Saturday, October 11, 2008

Poetic License, or The Case of the False Lede

David Orr has an Ideas & Trends piece in today's New York Times that opens with this paragraph:
LAST Thursday, the Swedish Academy announced that the winner of the Nobel Prize in Literature was the Frenchman Jean-Marie Gustave Le Clézio, immediately disappointing every writer not named Jean-Marie Gustave Le Clézio and prompting the standard complaints from fans of authors with names like Roth and Updike. Yet, lost in the usual Nobel drama was a larger, stranger and nearly unexplainable fact: While American fiction and theater can boast of at least a few Nobel winners (nine, to be precise), no American poet has won the Nobel Prize in Literature. Not one, in more than 100 years.
Consider those last two paragraphs.

First, Orr writes that the United States "can boast of at least a few Nobel winners" in fiction and theater—and then immediately self-corrects by saying "nine, at least." That's considerably more than a few.

Then Orr stresses that "no American poet has won the Nobel Prize in Literature. Not one, in more than 100 years."

Sounds pretty clear, doesn't it? None. Zero. Nada.

Except that Orr self-corrects in the next paragraph. Sort of.
There are two typical responses to this information. The first is to note that T. S. Eliot, Joseph Brodsky and Czeslaw Milosz have a connection to the United States and did, in fact, win the Nobel. Yet while Eliot was born in St. Louis, his status as an American poet is debatable. He had been living in England for more than 30 years when he received the prize in 1948, and had been a British citizen for over 20 of them. It seems as reasonable to call him an English writer who was born in America as an American writer who lived in England. And while Brodsky and Milosz were both United States citizens when they became Nobel laureates, they were also both exiles from authoritarian regimes and were clearly being recognized for their work in and about their homelands, not their connection to their adopted country.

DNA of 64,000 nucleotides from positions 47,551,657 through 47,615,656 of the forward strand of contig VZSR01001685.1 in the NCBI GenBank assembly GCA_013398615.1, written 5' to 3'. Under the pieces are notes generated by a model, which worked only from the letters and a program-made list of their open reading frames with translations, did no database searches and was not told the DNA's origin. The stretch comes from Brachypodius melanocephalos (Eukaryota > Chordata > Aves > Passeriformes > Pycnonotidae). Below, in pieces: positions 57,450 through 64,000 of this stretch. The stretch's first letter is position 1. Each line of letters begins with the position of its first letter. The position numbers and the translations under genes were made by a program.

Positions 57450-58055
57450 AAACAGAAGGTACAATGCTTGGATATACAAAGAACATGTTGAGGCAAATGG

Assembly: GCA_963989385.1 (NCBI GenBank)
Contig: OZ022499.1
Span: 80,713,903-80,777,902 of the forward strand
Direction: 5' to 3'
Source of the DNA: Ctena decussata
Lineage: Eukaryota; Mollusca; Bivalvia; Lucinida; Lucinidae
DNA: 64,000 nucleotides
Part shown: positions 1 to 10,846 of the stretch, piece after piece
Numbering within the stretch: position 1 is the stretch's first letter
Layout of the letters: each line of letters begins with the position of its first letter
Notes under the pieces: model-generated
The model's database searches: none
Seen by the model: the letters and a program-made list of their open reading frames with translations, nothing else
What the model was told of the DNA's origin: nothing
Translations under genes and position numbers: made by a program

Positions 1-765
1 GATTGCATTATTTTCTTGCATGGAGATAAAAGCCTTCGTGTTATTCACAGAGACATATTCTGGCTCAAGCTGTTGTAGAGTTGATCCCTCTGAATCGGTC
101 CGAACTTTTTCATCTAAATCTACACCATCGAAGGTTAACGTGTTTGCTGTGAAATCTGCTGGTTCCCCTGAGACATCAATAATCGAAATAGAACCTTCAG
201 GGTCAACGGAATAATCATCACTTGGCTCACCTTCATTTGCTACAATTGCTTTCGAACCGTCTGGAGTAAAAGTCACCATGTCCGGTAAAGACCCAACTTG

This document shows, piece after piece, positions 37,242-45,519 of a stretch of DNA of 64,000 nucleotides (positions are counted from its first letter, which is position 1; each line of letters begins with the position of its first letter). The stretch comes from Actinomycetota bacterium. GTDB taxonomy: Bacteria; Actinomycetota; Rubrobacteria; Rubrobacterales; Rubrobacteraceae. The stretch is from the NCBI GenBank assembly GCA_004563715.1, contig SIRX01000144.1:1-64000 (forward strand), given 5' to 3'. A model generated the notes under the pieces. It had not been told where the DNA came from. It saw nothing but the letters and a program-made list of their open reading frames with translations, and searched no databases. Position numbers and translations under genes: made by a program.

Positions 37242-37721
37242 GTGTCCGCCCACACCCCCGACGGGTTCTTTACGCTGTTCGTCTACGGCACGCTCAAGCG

Sorry, Orr, but the fact is that, nine Americans have won the Nobel for their work in theater and fiction...and three American poets have won the Nobel Prize in Literature. You might have a valid point to make about the poets, but your lede is, to put it kindly, a red herring.

No comments: